Shameful to say, I have never read a single work by H.P. Lovecraft – a classic master of horror rated alongside Edgar Allan Poe.
According to Stephen King: “Now that time has given us some perspective on his work, I think it is beyond doubt that H. P. Lovecraft has yet to be surpassed as the Twentieth Century’s greatest practitioner of the classic horror tale.” It is high praise indeed. I’ve only ever been mildly into the genre of horror, by why is it that I had never come across the actual works of Lovecraft until I stumbled across him in my research. Shame on me, perchance. I had heard the name ‘Lovecraft’ bandied about, and like many unknown references, it was one I let lie. In my defence, I have never come across his books while browsing the sci-fi/fantasy/horror shelves in bookstores, or in libraries. Perhaps it was my personal oversight or a defiencies in the venues I frequented. Either way, I feel a little cheated.
His influence is wide ranging, for example the Arkham Asylum in Batman is attributed to Lovecraft. His fans include Neil Gaiman, Jorge Luis Borges and Michel Houellebecq. Not to mention, David Bowie, Metallica and Black Sabbath. An impressive fan base to be sure. So I will presently be embarking on my Lovecraftian horror adventure, I hope it will be as fulfilling as when I first stumbled across John Wyndham. The bonus is that all of Lovecraft’s works are out of copyright, so Project Gutenberg, here I come.
Posted in Books, Inspiration, Things I Like, Writing
Tagged Black Sabbath, Books, Fantasy, H. P. Lovecraft, Horror, John Wyndham, Jorge Luis Borges, Lovecraftian horror, Michel Houellebecq, Neil Gaiman, Project Gutenberg, Reading, Science Fiction
Just thought I’d share:
Indie Publisher Oldcastle Books is reissuing literary classics with awesome Pulp Fiction covers and hilarious taglines. Their first tranch of titles include Jane Austen’s Pride and Prejudice, F. Scott Fitzgerald‘s perenial classic The Great Gatsby, Hardy’s lamentful Tess of The D’Urbervilles, Daniel Defoe‘s Robinson Crusoe, as well as The Hound of the Baskervilles and Wuthering Heights. Perfect for the literary enthusiast with a wry sense of humour.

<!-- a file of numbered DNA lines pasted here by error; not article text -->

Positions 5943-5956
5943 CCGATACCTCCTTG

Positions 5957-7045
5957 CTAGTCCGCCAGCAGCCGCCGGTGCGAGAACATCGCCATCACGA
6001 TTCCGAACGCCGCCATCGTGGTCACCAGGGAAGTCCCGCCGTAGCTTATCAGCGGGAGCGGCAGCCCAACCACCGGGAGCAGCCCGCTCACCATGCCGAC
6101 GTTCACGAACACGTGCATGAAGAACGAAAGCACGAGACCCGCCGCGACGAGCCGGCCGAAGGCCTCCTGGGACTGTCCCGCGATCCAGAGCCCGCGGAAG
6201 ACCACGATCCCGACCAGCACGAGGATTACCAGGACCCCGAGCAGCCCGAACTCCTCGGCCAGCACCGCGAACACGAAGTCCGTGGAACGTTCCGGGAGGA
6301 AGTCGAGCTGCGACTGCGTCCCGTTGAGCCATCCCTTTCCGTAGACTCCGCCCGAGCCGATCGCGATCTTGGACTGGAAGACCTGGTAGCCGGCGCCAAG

The illustrations are the handiwork of artist David Mann, and designed by Elsa Mathern.
Oldcastle Books are also challenging fans to try to come up with good taglines themselves. The submitted taglines might even be used in the Oldcastle versions – but be warned, even if they use your tagline, you won’t get a piece of the action, only the glory.
I’ve recently compromised the space dedicated to literary classics in my ever expanding library (read: several overstuffed shelves). I have *shock horror* sold off all my well-thumbed wordsworth editions in favour of compiling all of the out of copyright classics onto ebook format, downloaded from Project Gutenberg. Not as pretty or satisfying to look at, but available at the click of a button and saves so much on space. There are so many great editions of classics coming out, that, between the Oldcastle versions and also the beautifully cloth bound Penguin English Library editions, I’m rethinking my electronic edition compromise.
I’ve included a lovely little video on the Penguin English Library (non-cloth bound) editions below… a little trippy but way cute… ahhh how I love books…
Posted in Books, Publishing, Things I Like, Writing
Tagged Beautiful Books, Books, Daniel Defoe, Ebooks, F. Scott Fitzgerald, Great Gatsby, Jane Austen, Literary Classics, Oldcastle Books, Penguin English Library, Preide and Prejudice, Project Gutenberg, Pulp Fiction, Robinson Crusoe